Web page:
Last week I spoke at length about stashing your time–well, stashing anything you can, actually, as a hedge against the vagaries of the publishing industry.
Stashing time is a matter of deliberately working ahead of your production schedule. (And if you don’t have a production schedule–a timetable of releases–then you’re missing the backbone of your business. Honestly.)
Sometimes, getting ahead of your schedule is accidental. A book just falls out of you in record time (I love it when that happens), or it ends up shorter than you anticipated, but the story is all properly told, so the book is done.
If you were to finish a book four days early, for example, then you could stash that time as sick and play time, against future events. Or you could cut the time in half, spend two days writing short stories, and stash the other two days by starting the next book two days ahead of schedule.
There’s a third possible use of that bonus time that I didn’t include last week because it’s a topic on its own: Transition Time.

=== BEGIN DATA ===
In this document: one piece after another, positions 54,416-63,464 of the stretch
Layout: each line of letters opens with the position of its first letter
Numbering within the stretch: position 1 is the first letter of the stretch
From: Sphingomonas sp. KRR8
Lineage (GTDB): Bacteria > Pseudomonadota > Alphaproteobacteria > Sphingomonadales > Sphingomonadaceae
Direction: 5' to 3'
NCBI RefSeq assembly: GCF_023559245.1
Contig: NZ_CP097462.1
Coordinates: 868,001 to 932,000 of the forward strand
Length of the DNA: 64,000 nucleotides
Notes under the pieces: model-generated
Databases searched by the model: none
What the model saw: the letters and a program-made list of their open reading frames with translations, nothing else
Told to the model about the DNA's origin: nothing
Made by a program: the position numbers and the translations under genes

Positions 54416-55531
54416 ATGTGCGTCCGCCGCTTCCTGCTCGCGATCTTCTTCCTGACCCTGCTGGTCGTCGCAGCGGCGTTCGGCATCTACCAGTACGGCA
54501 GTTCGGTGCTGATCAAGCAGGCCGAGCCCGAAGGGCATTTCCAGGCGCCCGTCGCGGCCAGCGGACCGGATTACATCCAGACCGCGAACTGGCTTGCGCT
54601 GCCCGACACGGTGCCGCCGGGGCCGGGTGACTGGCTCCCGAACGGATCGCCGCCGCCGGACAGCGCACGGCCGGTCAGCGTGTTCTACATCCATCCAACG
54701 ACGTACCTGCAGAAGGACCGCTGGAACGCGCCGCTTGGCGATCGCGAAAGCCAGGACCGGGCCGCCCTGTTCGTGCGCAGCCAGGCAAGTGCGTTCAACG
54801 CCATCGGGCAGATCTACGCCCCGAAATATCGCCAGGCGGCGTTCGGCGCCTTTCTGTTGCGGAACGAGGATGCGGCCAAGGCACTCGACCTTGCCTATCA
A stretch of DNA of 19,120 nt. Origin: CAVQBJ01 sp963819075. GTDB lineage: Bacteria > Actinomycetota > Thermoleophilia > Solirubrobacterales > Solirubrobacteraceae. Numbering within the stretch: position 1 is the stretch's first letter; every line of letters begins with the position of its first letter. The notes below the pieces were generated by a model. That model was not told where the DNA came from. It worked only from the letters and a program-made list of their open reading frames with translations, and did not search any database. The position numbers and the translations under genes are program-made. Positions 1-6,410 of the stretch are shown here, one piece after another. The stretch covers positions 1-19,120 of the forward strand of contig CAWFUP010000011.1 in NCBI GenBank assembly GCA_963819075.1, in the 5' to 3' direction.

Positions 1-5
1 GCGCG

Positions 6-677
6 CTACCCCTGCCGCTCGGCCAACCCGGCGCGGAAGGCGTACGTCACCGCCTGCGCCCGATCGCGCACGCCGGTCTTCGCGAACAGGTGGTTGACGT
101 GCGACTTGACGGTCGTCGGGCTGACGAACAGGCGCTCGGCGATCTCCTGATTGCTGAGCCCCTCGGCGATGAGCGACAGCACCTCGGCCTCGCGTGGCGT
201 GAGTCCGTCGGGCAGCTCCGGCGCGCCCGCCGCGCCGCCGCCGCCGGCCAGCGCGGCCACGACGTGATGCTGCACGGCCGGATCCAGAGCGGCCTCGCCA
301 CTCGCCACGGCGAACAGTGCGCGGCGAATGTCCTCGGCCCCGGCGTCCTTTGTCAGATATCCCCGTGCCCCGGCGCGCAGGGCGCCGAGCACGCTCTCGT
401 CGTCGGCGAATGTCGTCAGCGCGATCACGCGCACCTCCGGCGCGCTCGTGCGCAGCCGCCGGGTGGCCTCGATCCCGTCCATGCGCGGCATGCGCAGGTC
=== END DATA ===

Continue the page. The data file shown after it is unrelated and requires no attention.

What is Transition Time?
Some writers — and you may or may not be one of them–need complete downtime between one book and the next. Transition Time is a palate cleanser that clears their mind and gently turns their thoughts away from the characters and situations of the last book, toward the new characters that they don’t yet know, and their stories.
Why Would You Need Transition Time?
If you’ve just finished writing a book that was particularly challenging, you might find it difficult to let go the reins you’ve been clenching for days, weeks, possibly months.
Or, you may have just finished a book with characters and stories you just adore, and can’t let go of, either. You miss them.
As the next book on your schedule has characters you don’t know well (even series characters’ story arcs are a mystery until you plot them), you aren’t yet invested in their woes and adventures. The next book doesn’t hold nearly the same degree of alure as the book you’ve just finished.